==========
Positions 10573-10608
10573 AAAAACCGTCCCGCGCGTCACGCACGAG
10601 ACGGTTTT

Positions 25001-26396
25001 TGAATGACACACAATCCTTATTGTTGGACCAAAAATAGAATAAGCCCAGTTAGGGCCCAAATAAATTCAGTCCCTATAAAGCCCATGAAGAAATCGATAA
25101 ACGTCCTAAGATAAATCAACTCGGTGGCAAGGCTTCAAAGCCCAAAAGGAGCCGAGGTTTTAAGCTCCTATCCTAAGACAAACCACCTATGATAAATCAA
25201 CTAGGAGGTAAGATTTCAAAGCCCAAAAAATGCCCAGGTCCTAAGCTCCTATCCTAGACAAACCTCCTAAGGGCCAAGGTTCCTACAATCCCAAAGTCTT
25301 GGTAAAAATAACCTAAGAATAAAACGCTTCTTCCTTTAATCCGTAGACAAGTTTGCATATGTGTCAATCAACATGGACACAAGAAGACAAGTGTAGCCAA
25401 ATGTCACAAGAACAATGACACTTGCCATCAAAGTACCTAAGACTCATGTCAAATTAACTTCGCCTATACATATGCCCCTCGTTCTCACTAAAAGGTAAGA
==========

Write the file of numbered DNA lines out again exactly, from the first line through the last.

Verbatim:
Positions 10573-10608
10573 AAAAACCGTCCCGCGCGTCACGCACGAG
10601 ACGGTTTT

Positions 25001-26396
25001 TGAATGACACACAATCCTTATTGTTGGACCAAAAATAGAATAAGCCCAGTTAGGGCCCAAATAAATTCAGTCCCTATAAAGCCCATGAAGAAATCGATAA
25101 ACGTCCTAAGATAAATCAACTCGGTGGCAAGGCTTCAAAGCCCAAAAGGAGCCGAGGTTTTAAGCTCCTATCCTAAGACAAACCACCTATGATAAATCAA
25201 CTAGGAGGTAAGATTTCAAAGCCCAAAAAATGCCCAGGTCCTAAGCTCCTATCCTAGACAAACCTCCTAAGGGCCAAGGTTCCTACAATCCCAAAGTCTT
25301 GGTAAAAATAACCTAAGAATAAAACGCTTCTTCCTTTAATCCGTAGACAAGTTTGCATATGTGTCAATCAACATGGACACAAGAAGACAAGTGTAGCCAA
25401 ATGTCACAAGAACAATGACACTTGCCATCAAAGTACCTAAGACTCATGTCAAATTAACTTCGCCTATACATATGCCCCTCGTTCTCACTAAAAGGTAAGA